By Holly O’Dell
A qualified insurance representative can guide you through the process of turning in a claim. Maura Paternoster, risk manager for ARA Insurance Services, offers a primer on the measures rental companies should take when submitting a claim to their insurance company.
Don’t move the equipment, if at all possible. If you must move it, take as many photos as possible from as many angles in the position you found it, and then move it.
Don’t throw anything away. You’re going to be making a claim for the damaged equipment so you can replace it. Also: In a very serious accident, rental companies need to save the tent as evidence because the other party will want to look at it.
Don’t offer to make payments. Sometimes owners of rental shops will feel so bad about an accident that they want to take out their checkbook, but the insurance policy prohibits policyholders from making voluntary payments because it could jeopardize defense of a liability claim. Let the adjuster handle paying for damages.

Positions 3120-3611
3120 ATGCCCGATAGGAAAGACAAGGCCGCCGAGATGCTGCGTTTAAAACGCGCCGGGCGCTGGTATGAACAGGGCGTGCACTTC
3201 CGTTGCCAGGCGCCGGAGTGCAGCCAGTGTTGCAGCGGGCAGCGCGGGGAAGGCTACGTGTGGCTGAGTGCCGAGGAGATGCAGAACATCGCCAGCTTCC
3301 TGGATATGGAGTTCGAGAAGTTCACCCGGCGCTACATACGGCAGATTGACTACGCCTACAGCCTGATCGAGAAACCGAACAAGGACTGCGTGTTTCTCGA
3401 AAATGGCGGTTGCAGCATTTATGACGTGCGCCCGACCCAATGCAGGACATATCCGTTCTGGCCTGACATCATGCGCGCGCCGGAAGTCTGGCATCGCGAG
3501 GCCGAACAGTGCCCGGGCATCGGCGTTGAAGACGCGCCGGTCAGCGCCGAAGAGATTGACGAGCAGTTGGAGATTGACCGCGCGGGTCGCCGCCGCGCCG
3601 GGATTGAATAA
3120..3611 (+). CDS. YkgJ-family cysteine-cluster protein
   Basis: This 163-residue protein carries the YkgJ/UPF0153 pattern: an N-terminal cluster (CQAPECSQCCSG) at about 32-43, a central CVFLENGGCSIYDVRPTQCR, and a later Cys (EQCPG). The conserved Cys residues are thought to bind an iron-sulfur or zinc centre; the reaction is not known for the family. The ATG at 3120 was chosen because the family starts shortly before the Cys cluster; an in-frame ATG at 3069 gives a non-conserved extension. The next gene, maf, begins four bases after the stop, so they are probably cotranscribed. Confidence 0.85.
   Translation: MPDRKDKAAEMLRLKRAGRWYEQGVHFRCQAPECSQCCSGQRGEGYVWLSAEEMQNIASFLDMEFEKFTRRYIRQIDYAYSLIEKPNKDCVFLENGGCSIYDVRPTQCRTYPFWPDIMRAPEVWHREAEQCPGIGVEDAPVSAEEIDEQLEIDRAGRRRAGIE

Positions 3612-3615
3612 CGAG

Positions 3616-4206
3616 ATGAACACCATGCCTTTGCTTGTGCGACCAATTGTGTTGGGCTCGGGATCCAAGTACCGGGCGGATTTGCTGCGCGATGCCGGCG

Don’t talk to anybody. This is true particularly in the case of a serious injury or fatality. Many times someone will call the rental store claiming to be a reporter, when really it’s someone who’s planning on filing a claim and is trying to gather as much evidence against you as possible. Always refer anybody looking for information to the insurance adjuster or a defense attorney if you already have one assigned.
Cooperate to the best of your ability in an investigation. If the tent involved in the accident is still in good enough shape to set up and see what it looked like, lend your employees to assemble that for the adjusters. If the tent is trashed and you need to recreate the scenario, have your employees set up a similar tent instead. Allow employees to be interviewed by adjusters and attorneys, and promptly get the adjusters and attorneys any copies of rental agreements and other documentation when asked.